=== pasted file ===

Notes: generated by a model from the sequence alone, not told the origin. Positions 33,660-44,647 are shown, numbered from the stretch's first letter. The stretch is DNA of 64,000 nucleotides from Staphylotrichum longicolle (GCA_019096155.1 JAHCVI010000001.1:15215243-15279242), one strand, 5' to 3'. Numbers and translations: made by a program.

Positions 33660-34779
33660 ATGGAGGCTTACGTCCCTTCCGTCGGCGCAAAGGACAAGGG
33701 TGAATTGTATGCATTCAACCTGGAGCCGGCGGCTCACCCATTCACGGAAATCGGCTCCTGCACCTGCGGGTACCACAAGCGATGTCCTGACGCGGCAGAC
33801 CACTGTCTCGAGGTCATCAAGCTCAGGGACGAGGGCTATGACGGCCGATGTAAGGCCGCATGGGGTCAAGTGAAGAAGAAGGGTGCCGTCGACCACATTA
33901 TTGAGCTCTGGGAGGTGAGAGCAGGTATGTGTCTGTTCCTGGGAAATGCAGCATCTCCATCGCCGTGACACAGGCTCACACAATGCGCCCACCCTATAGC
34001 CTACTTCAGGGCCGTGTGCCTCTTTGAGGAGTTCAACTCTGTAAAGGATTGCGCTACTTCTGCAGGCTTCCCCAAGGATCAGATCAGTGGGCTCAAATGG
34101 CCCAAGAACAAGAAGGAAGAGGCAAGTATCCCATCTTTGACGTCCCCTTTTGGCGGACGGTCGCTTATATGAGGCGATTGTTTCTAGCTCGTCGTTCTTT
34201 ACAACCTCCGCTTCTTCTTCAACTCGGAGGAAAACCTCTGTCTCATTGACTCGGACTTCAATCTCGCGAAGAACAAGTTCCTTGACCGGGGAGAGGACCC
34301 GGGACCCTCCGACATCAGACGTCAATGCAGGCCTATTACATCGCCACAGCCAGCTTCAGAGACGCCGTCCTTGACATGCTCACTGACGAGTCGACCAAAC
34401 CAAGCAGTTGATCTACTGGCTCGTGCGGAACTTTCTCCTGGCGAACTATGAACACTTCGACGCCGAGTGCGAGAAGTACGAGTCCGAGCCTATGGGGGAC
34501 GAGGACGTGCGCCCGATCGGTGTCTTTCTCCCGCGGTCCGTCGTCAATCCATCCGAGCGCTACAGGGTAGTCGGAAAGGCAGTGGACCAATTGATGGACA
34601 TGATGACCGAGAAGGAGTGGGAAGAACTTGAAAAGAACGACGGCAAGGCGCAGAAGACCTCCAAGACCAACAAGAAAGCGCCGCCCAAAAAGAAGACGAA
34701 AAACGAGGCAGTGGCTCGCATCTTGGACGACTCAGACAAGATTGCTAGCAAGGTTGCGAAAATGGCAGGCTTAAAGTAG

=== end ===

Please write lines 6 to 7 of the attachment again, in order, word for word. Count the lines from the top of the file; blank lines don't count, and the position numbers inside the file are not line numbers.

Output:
33901 TTGAGCTCTGGGAGGTGAGAGCAGGTATGTGTCTGTTCCTGGGAAATGCAGCATCTCCATCGCCGTGACACAGGCTCACACAATGCGCCCACCCTATAGC
34001 CTACTTCAGGGCCGTGTGCCTCTTTGAGGAGTTCAACTCTGTAAAGGATTGCGCTACTTCTGCAGGCTTCCCCAAGGATCAGATCAGTGGGCTCAAATGG